Media work on Cobrass Today

I arrived at the mountain around midday, and as I was putting on my skis at the base of the Vista Quad, I ran into Daniel shooting video with his Canon EOS 60D.  He took advantage of my appearance and captured a tight video shot of me clicking into my alpine skis.  I made a run on Cobrass to catch up with the group, but didn’t quite overtake them until they’d already headed in for lunch.  I did need to eat as well, so that worked out for me, and E and the boys got to tell me all about their morning.  There was of course a lot of stopping during that morning session with all the photography and videography, but they’re somewhat used to that from hanging around with me all the time.  All the children (who ranged from roughly age two to teens) seemed to be handle the waiting, although fortunately that’s a lot easier to do when you’re out in the fresh air.  It was good that temperatures were very comfortable being right around the freezing mark, so nobody got too cold hanging around.

The crew reassembled for a couple more runs in the afternoon.  We headed over to Timberline and Justin took a number of shots of pairs of skiers skiing together and buzzing the camera.  Families were often mixed up for variety, but our family did get to ski together for some shots where the four of us were in a row and Justin skied right behind us.  The boys did a great job of holding their position, and Justin was appreciative.  Ty got into some powder on one of his runs along the edge of the trail, making some impressive turns tight to the trees.  Justin had to get along to Burlington by mid afternoon, but as we got toward that point we were starting to lose the sunshine anyway as clouds became more numerous.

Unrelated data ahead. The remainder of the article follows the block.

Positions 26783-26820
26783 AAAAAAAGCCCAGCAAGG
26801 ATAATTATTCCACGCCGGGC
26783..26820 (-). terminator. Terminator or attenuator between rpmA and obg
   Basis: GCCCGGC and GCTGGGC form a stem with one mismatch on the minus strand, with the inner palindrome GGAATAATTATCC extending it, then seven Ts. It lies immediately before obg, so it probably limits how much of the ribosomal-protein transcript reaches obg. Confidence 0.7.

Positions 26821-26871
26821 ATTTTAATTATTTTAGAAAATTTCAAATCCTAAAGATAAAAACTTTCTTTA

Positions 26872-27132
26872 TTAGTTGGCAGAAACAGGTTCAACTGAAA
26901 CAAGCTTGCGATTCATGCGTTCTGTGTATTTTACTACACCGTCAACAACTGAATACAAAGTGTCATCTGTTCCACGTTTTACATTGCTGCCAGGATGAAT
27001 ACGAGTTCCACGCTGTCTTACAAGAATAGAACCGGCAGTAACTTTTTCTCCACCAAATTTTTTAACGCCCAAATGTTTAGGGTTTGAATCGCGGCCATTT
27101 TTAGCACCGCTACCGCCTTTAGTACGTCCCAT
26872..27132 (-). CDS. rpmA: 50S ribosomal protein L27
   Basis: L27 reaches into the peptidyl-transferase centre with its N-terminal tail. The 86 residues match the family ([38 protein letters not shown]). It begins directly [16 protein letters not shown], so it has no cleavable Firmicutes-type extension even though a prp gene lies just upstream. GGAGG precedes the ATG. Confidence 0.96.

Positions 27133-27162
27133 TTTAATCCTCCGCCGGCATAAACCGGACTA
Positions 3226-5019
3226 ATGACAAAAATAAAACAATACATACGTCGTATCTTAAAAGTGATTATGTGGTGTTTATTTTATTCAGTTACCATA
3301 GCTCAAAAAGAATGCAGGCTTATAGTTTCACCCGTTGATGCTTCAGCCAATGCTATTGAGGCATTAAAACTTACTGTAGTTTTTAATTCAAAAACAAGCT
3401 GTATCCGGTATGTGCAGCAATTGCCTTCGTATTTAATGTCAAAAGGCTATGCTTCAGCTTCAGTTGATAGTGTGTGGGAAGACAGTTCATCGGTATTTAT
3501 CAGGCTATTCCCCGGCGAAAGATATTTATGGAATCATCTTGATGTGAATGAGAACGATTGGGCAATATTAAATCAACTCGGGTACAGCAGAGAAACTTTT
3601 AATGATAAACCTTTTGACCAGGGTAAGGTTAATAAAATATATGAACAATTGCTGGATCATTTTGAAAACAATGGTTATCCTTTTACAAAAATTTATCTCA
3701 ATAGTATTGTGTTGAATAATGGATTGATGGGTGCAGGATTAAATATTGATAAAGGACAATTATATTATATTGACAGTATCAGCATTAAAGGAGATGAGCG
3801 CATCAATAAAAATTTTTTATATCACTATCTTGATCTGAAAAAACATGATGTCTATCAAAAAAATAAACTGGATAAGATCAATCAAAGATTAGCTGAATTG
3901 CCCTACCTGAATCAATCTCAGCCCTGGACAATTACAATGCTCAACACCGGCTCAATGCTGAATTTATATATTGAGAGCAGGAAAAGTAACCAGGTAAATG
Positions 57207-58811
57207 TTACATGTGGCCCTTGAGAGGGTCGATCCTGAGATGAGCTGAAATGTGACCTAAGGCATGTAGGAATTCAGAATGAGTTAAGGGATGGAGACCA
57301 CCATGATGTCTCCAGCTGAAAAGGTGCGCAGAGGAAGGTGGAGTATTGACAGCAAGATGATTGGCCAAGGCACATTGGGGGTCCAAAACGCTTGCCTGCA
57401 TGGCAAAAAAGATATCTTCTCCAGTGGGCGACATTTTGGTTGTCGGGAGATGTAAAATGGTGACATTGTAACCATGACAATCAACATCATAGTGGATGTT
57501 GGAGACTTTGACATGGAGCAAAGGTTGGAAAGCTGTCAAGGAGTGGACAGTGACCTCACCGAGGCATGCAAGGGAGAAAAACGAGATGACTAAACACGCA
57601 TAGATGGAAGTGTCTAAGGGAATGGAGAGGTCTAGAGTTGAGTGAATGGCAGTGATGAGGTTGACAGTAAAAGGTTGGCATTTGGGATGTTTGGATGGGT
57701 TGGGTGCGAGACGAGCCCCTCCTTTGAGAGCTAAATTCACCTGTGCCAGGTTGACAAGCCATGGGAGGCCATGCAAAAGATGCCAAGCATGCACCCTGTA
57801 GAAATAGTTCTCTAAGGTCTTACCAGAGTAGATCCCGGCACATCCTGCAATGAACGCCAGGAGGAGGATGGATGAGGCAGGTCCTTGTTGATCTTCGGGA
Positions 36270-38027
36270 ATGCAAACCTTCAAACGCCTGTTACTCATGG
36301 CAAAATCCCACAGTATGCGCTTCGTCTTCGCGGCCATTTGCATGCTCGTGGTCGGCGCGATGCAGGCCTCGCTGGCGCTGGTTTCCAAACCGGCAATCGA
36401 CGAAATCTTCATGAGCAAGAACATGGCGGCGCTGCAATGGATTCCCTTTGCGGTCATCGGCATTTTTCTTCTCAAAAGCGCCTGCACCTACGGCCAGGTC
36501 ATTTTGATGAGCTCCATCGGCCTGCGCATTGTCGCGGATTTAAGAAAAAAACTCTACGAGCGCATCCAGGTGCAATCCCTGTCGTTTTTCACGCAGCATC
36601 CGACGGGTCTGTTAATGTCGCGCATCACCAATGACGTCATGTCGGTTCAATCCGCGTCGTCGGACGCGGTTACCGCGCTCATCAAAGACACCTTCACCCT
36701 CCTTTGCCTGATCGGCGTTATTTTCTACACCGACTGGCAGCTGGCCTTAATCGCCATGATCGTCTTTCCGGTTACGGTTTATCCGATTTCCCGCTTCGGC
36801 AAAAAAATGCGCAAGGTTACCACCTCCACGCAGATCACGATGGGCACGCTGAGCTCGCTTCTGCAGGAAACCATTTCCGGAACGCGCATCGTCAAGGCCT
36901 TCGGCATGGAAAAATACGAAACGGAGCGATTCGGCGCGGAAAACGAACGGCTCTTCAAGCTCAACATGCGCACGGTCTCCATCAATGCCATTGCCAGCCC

Even though it wasn’t perfectly sunny at all times today, it was definitely a great one with a bit of spring in the air.  The freezing level rose up pretty high – the Bolton Valley Weather Station at 2,100’ got just above it to 33.4 F, and judging by the look and feel I bet that freezing line got up to ~2,500’.  There was a bit of a previous melt crust off piste below the 2,000’ mark in exposed areas, but powder was nice (albeit dense) above that level, and the groomed slopes were just beautiful everywhere.  There was even a bit of a spring corn feel to the snow down near 1,500’ on west-facing terrain at Timberline.  In any event, it was great getting some sun after being socked in yesterday:  That sunny window is closed now though – those afternoon clouds were harbingers of the next storm coming into the area.  It looks like it’s going to show some strong elevation dependence, but totals could be good up in the higher elevations were temperatures remain cool.

Josh didn’t waste any time employing his new media on the Bolton Valley website, because within a couple days of the photo shoot we saw a picture of E and the boys appearing in the slide show on the main page: